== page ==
President Tommy E. Remengesau spoke to the National Environment Symposium (NES) this past Tuesday on a theme which prevailed throughout the conference: that marine conservationism and economic sustainability go hand-in-hand.
In support of the marine protected areas in Palau and the other fishing restrictions, the President referenced “bul”, the traditional moratorium on fishing during times of scarcity.
“Bul is not for the fish,” the President said. “It is for making sure people survive.”
The NES, held at the Ngarachamayong Cultural Center, centered on resilience in Palau and opportunities to strengthen local business, food security, and environmental safety.
The government has come under criticism that marine protected areas as well as other restrictions on fishing in Palau are saving fish at the expense of fishermen. Many critics of the government believe that it is more interested in creating an image of a pristine environment to bolster tourism than in people’s livelihoods.
President Remengesau countered this by referencing the “wisdom of the ancestors” in closing off certain marine areas in order to replenish those which are open and create a sustainable population of fish.
“Right now, the fish are smaller in size, and the fish are not as many as they used to be; that’s the reality,” he said. “How can you be resilient if you have nothing to protect?”
The Symposium included a variety of speakers such as entrepreneur and environmental activist MielSequiera-Holm, who stressed the need for Palauans to develop locally-owned goods and services while remaining environmentally conscious.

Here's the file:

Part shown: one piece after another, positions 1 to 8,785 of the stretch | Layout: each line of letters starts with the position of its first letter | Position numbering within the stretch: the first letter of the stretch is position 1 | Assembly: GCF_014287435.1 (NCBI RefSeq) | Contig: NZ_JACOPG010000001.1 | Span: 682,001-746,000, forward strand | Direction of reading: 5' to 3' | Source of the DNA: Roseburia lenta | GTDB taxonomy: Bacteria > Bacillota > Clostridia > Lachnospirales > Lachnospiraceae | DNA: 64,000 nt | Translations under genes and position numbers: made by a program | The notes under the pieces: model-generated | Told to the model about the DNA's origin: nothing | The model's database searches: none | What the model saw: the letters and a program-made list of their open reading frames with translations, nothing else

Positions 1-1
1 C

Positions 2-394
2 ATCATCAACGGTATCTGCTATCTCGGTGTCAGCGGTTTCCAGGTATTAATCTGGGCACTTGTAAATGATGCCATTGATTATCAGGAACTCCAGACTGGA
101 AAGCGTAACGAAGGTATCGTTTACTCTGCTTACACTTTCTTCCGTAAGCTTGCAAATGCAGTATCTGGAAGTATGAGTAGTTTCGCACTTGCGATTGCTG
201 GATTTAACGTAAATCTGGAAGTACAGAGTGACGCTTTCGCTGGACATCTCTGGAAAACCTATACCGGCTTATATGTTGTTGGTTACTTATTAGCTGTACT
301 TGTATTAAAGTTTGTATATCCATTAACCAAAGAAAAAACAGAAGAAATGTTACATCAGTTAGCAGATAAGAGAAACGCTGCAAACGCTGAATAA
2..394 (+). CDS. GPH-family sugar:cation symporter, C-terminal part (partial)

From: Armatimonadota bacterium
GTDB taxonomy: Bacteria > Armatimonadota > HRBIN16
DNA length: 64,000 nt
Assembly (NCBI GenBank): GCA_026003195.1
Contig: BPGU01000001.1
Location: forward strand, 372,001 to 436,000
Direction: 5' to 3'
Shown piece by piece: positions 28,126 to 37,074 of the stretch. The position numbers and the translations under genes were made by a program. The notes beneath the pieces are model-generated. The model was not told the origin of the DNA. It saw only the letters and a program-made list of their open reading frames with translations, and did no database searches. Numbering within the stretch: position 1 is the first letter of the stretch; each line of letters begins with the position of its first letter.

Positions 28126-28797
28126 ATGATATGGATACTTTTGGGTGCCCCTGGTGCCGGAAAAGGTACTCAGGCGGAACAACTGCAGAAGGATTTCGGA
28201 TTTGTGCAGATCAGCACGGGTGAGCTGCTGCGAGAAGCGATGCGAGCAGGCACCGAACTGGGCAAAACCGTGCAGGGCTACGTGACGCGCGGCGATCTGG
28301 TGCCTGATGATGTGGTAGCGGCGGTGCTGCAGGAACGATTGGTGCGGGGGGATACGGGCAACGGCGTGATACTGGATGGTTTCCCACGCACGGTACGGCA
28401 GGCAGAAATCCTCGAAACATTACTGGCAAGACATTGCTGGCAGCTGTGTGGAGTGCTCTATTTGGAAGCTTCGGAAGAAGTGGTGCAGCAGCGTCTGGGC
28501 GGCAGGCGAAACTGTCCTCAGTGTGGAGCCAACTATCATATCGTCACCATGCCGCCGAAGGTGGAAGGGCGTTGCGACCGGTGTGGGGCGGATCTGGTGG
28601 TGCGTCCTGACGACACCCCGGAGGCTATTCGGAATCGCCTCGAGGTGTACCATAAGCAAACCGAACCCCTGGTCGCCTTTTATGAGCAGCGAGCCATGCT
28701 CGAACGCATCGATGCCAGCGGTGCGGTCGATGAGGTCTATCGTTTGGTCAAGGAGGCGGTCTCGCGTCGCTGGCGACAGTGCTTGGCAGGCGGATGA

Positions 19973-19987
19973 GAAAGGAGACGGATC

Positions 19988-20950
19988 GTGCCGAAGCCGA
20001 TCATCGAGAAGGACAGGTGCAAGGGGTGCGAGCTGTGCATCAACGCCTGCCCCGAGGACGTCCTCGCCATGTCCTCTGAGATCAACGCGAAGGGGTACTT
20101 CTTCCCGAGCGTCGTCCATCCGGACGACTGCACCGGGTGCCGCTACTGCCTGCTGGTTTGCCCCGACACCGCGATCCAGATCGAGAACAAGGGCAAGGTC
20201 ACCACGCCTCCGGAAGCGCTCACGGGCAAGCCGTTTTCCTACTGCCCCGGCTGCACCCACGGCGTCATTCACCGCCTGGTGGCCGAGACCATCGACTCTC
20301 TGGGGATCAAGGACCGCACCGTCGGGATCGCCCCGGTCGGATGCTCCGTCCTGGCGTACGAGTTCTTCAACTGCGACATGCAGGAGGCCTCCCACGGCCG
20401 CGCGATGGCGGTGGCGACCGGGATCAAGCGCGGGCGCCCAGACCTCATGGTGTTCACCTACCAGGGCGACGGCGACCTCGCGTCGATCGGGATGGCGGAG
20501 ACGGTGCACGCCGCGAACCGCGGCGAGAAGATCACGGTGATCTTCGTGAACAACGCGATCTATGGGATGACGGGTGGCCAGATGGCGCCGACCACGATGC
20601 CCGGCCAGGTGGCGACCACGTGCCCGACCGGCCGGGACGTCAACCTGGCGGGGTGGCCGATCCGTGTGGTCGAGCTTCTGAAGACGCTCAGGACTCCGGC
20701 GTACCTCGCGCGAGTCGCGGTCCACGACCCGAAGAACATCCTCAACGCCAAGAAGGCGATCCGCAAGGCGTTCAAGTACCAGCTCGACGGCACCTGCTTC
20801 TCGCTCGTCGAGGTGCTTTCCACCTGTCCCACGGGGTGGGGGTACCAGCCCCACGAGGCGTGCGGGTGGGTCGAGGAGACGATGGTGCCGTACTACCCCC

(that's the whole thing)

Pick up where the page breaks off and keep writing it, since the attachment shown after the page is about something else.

Another speaker at the Symposium, Erik Vereen, the founder of Island Seed Ltd., has developed a practical way to apply this conservationism while still making profits.
Mr. Vereen runs a boat charter and tour company which specializes in fishing. However, his company stands out from others in that it concentrates on “catch and release” fishing, in which customers catch impressively-sized fish, take pictures with them, and release them back into the ocean. This way, the company is not making a profit by plundering Palau’s marine resources, but is able to showcase the marine life and make money while sustaining fish stocks.
“What I found is that the dream of catching a fish is more profitable than catching one and selling it in the market,” he said. “It’s all about the bragging rights.”
He explained that, now that there are no tourists coming into Palau, he is supporting himself by fishing for local consumption. However, he sticking to catching pelagic fish, rather than placing stress on much more endangered reef fish.
Other talks at the NES centered on how to promote food security, energy security, and tourism while remaining environmentally friendly.

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